After that, the House passed a bipartisan relief bill, the Families First Coronavirus Response Act, that includes paid emergency leave for workers, widespread coronavirus testing at no additional cost to patients and enhanced food security initiatives.
Last week my colleagues in this chamber worked together to approve the Families First Coronavirus Response Act and the president signed it into law.
This was the first step in our efforts to provide economic relief. We called it phase two.
There several aspects of that bill that the Senate would like to have changed, but for the sake of urgency and building bipartisan momentum, we passed the bill without a single amendment.
We put our differences to the side and did what we believed was in the best interest of the American people.
Republicans and Democrats alike agree that much more needed to be done to help individual Americans negatively affected by this crisis and stave off a massive economic disaster. That’s what this bill does.
Phase one provided immediate funding to address the public health crisis.
Phase two—the Families First Coronavirus Response Act—marked the beginning of our efforts to address the coronavirus’s economic impact.
It has a number of helpful provisions in it, but we have to build upon this effort and provide more relief to the American people in this time of crisis.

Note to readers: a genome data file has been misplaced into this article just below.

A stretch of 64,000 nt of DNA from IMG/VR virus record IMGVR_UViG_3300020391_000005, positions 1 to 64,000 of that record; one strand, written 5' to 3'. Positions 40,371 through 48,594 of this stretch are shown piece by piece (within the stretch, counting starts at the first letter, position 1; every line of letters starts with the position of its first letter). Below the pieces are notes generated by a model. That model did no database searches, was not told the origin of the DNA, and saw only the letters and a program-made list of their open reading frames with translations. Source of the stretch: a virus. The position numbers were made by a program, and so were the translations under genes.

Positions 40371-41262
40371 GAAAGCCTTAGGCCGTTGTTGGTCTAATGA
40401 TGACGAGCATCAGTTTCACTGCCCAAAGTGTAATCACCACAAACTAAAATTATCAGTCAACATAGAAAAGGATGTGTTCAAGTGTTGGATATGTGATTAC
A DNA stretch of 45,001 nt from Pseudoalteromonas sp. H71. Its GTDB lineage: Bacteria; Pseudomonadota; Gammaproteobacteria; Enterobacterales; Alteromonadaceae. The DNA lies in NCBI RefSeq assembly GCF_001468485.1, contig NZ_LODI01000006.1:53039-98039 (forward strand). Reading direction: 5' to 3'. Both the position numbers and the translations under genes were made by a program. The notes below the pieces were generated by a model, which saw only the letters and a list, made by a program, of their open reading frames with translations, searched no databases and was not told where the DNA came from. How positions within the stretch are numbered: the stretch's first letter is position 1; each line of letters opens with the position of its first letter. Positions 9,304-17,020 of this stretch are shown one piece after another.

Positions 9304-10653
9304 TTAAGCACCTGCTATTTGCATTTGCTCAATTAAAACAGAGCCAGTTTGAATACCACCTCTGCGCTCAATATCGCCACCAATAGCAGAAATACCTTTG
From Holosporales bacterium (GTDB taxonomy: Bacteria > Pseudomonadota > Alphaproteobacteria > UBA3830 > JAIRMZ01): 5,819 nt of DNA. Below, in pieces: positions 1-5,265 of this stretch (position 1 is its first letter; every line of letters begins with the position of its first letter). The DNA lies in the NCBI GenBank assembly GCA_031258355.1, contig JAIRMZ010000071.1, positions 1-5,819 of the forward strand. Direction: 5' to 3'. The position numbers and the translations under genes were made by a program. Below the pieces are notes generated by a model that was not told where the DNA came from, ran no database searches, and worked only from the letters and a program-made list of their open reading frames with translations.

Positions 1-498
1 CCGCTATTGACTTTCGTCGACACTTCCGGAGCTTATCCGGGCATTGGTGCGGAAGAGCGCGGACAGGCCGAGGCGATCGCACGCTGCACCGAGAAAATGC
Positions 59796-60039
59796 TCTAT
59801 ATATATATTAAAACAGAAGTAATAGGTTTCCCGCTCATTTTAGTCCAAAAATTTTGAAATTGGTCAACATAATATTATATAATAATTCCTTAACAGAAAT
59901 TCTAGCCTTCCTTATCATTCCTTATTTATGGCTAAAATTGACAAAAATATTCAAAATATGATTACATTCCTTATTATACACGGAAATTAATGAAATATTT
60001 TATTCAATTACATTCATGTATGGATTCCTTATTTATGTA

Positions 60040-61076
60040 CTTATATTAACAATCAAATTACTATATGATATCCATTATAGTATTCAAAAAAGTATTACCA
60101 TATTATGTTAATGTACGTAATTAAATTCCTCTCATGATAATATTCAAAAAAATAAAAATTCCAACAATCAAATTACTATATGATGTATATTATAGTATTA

That is phase three—the Coronavirus Aid, Relief, and Economic Security (CARES) Act—the bill we have been trying to move forward over the past several days.
The CARES Act would send billions of dollars to hospitals and healthcare providers—the men and women on the front lines of this fight.
It would send direct checks to millions of American households to offset the economic impact of the crisis and allow for a much-needed injection of liquidity into our economy.
It would expand unemployment insurance while stabilizing industries to prevent mass layoffs.
And it would provide dramatic relief to the lifeblood of our economy—our small businesses—which have taken a massive hit as a result of this unprecedented public health crisis.
We have to create a path to economic recovery.
We have told Americans they can’t go to work.
Businesses are unable to operate and, as a result of these measures, individuals are not getting a paycheck.
We need to be helping them through this crisis by providing cash payouts, expanding unemployment benefits and by ensuring that there will be jobs for Americans to return to when this is all over.
This is not stimulus plan, it’s an existence plan. We have to pass this bill.
Americans have lost faith in many of their institutions. This is a defining moment.
We have a chance to restore some of the confidence that has been lost by putting the needs of the nation over the wishes of the political class.
Americans are looking toward to Washington for leadership right now. This is a true test.
Let’s pass this bill and show them that we can rise up to the massive challenge before our nation.